Politicians, veterans call for VA secretary’s resignation
WASHINGTON – The theft of a disk containing the names, birthdates and Social Security numbers of as many as 26.5 million veterans and their spouses stirred fury in Congress on Thursday, as both Republicans and Democrats pounced on Veterans Affairs Secretary Jim Nicholson, demanding to know why the agency’s notorious computer security issues had not been fixed.
With millions in danger of identity theft because a VA data analyst took home a computer disk that was later stolen during a burglary, more than 100,000 aggrieved veterans sought answers from 14 call centers set up by the Department of Veterans Affairs. They also took their complaints to the airwaves and the Internet, where one Vietnam vet set up an online petition urging Nicholson to quit.
Amid calls for Nicholson’s resignation, White House press secretary Tony Snow said President Bush had “full faith and confidence” in the Veterans Affairs secretary.
Nicholson, a 67-year-old former Army Ranger who fought in Vietnam, said in testimony before House and Senate committees that he was “mad as hell” that the employee had taken the disk home, and that his deputy secretary, Gordon Mansfield, had not informed him of the security breach for two weeks.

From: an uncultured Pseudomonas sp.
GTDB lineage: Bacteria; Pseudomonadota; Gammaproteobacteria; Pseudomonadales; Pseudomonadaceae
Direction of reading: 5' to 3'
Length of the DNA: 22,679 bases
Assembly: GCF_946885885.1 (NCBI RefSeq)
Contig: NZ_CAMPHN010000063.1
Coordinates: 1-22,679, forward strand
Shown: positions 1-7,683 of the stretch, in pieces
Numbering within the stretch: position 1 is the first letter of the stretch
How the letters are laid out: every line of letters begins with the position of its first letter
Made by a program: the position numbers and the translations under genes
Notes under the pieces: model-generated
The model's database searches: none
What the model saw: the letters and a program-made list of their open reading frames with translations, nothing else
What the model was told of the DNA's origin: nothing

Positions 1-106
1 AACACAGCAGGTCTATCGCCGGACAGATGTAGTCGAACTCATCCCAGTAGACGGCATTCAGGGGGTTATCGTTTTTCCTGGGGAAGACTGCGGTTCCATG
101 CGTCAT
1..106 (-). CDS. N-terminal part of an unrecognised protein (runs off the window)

“As a veteran, I am outraged,” said Nicholson. “I’m outraged that this employee would do this so recklessly, and I’m outraged that I wasn’t notified sooner.”
But neither Congress nor veterans groups were appeased. The Veterans of Foreign Wars was furious that the VA’s response has been to urge individuals to check their own credit reports.
“Telling 26.5 million veterans to deal with this as individuals is a totally unacceptable response,” the VFW’s national commander, James R. Mueller, said in an e-mailed statement. “We strongly suggest that the federal government start figuring out a way to deal with this problem computer-to-computer between the VA, national credit bureaus and other national institutions.”
Nicholson told the House committee that the stolen records were those of veterans who have been discharged since 1975 or who are receiving compensation for disabilities. The missing data include the names and birth dates of about 26.5 million veterans and some of their spouses, along with 19.6 million Social Security numbers.
Officials at both the White House and the Veterans Administration stressed that, so far, the records have not been compromised and the FBI is trying to recover them. In the meantime, veterans are being advised to notify banks and credit card companies, and lawmakers were talking about earmarking funds to pay for veterans to receive regular checks of their credit reports.